In this week's news, policy makers weigh in on the future of reimbursement for telehealth, telemedicine, and other virtual care strategies adopted during the coronavirus pandemic. Negotiations about reimbursement raise questions about health inequities and disparities in access to virtual care solutions, particularly for the Medicaid population. Plus, new research on the connection between social determinants of health and health outcomes and the meaning of virtual care for maternal health.
In these times of uncertainty and ever-evolving policies and practices, Babyscripts is committed to sharing the benefit of our long experience in the field of innovation, specifically virtual maternity care. We’re keeping our clients and others abreast of the latest in clinical guidance, best practices, market intelligence, and other topics through our virtual care resource center (subscribe here) as well as through a webinar series with some of our large health system partners (register for our June 24 webinar with Dr. Mark B. Woodland of Tower Health System).
Babyscripts was recently privileged to present our virtual maternity care solution at Adaptation Health’s first demo day for Medicaid innovation, Responding to COVID-19 and Beyond.
Part one of a three part series connecting Medicaid leaders with health innovators, this session focused on expanding access to maternity and behavioral care through virtual solutions for vulnerable populations.
The recent protests for racial justice and equality have put a much needed spotlight on the inequities that exist in our healthcare system. Coupled with the pandemic, they are driving important conversations about the ways in which technology can be used to improve outcomes for the vulnerable, especially low-income and minority populations. Plus, as the world emerges from lockdown, reimbursement questions resurface as practices consider long term plans for virtual care solutions.
New expectations and standards for virtual care are being established as the healthcare marketplace emerges from pandemic conditions. Without the urgent need driven by COVID-19, questions about coverage and reimbursement for virtual care are halting the move toward standardization, and telehealth still faces barriers to wholesale adoption. Research and resources around COVID-19 continues for OB patients, reactivating GYN patients is proving challenging.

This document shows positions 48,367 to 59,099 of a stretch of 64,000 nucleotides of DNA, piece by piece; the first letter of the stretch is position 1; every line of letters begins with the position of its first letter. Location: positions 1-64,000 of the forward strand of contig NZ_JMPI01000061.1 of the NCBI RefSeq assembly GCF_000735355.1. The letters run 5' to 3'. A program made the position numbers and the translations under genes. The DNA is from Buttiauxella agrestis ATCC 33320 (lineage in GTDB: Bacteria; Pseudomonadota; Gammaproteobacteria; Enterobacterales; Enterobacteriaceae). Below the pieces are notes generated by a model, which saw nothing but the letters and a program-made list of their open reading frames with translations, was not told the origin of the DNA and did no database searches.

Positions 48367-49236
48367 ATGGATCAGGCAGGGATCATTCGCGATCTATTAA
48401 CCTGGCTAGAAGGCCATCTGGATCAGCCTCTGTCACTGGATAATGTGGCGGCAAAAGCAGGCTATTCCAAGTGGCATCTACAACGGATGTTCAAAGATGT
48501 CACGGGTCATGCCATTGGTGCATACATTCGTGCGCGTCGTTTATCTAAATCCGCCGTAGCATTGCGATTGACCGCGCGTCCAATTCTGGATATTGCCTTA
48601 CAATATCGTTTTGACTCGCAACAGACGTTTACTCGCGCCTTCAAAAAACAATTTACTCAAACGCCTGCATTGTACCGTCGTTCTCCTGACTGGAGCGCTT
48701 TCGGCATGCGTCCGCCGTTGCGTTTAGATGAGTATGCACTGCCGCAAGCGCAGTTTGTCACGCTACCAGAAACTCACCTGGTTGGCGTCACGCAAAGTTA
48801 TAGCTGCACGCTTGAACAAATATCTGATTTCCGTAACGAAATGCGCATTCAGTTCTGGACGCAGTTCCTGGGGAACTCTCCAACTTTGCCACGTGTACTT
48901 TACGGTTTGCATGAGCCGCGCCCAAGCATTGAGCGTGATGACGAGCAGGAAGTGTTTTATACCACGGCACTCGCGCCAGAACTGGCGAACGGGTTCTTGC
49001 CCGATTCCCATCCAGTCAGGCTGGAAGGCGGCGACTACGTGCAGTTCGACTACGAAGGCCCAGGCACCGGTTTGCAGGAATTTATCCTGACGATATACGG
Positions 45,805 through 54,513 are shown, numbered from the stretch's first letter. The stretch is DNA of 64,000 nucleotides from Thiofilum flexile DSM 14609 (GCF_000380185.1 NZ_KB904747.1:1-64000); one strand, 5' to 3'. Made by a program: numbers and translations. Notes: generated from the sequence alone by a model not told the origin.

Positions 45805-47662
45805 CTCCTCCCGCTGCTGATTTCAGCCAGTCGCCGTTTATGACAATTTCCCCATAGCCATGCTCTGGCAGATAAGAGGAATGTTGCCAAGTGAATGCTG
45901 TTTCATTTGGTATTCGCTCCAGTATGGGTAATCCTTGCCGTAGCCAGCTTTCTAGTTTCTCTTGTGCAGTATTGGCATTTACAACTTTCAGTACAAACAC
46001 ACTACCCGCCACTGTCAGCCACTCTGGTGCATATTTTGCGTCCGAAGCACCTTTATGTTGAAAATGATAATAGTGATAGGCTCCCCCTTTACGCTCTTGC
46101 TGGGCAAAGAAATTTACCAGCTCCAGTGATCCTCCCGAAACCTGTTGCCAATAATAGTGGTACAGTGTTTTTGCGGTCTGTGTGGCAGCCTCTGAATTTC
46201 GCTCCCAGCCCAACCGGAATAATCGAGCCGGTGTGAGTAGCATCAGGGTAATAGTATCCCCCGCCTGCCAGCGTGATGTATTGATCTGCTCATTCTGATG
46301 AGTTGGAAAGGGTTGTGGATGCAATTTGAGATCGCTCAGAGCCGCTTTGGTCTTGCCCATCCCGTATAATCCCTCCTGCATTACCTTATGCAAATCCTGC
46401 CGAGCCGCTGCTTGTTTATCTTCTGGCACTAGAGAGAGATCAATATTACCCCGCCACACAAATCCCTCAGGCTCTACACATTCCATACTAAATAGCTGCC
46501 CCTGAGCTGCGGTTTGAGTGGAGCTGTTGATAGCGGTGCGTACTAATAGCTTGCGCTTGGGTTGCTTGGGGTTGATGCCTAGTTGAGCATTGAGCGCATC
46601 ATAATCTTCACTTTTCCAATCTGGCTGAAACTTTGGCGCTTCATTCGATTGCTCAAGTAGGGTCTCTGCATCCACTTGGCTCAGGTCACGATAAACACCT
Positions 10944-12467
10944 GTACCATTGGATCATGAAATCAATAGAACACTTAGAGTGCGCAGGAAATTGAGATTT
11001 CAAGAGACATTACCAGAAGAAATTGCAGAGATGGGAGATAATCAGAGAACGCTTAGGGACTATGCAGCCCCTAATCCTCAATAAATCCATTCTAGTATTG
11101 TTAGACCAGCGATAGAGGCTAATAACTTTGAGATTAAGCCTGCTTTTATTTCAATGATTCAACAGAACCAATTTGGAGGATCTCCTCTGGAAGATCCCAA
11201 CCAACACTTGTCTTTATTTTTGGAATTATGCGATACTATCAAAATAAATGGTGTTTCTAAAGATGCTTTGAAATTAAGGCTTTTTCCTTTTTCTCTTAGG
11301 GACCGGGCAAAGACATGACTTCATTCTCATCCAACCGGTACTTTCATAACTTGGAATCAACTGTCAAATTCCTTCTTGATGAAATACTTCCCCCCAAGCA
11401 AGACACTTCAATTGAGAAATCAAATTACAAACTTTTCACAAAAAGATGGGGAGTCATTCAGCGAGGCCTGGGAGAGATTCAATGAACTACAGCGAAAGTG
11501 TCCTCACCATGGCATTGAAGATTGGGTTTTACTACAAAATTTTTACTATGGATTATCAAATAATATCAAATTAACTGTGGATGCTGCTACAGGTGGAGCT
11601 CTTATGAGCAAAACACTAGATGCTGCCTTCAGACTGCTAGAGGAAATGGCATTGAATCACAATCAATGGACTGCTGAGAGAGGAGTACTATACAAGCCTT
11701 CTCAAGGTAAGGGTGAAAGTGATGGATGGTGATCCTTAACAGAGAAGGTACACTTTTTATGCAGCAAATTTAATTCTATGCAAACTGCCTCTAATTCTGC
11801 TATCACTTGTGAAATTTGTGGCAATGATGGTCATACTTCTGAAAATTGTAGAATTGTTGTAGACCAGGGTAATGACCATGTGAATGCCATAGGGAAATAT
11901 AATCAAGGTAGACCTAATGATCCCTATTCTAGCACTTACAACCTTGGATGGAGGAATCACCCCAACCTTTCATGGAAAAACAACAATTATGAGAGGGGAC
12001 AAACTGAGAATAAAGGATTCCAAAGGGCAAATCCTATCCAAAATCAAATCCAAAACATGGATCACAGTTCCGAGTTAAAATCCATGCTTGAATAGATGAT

Plus, an ongoing series from Self covering the struggles of being black and pregnant in the US, and the public health crisis of black maternal mortality. Find it here.
Our nation is in a state of crisis, and it is not the crisis that we think. It is a crisis of disease — not an uncontrollable virus that takes lives indiscriminately, but an internal disorder that is deeply embedded in the fabric of our everyday lives and operates on prejudice and hate. The deaths of George Floyd, Ahmaud Arbery, Breonna Taylor, and countless others enrage and grieve us, both for what they are and for what they represent — not a tragic aberration but a systematic failure to protect the equality that our country professes to uphold.
As the phrase "new normal" fast becomes ubiquitous, every industry is determining what that looks like in their own space. In healthcare, it is no longer a question that virtual care will be a part of the post-pandemic standard of care, but instead who will pay for it, and how it will affect the patient-provider relationship. Plus, how COVID-19 is driving changes to the traditional model of maternity care.
AVIA has always been a leader in the field of digital healthcare transformation, and Babyscripts has been privileged to partner with them both in a financial and innovative capacity for several years. As the nation’s leading digital health transformation partner, working with over 50 healthcare organizations, AVIA has a finger on the pulse of the digital health market — pre-, during, and post-Covid.
President and Co-founder Juan Pablo Segura sat down with Sarah Carroll from AVIA to talk about the current landscape of virtual care. As the director of AVIA’s Medicaid Transformation Project, she has a unique insight into the role that virtual care will play for vulnerable populations, and what the future holds for health systems struggling to recuperate financial revenue lost through the pandemic.
In this week's news, state openings and concerns about resurgence of the coronavirus put pandemic strategies in the spotlight, including questions about the future of digital health and the balance between new virtual care strategies and traditional medicine. Plus, concerns around funding for virtual solutions and new research on pregnancy and COVID-19.
“Stay home, stay safe” could be the bumper sticker for 2020 — but it’s very much a mantra for the privileged. For thousands of people across the nation, staying healthy through sheltering in place comes at the nightmarish expense of remaining in a violent or unsafe living situation.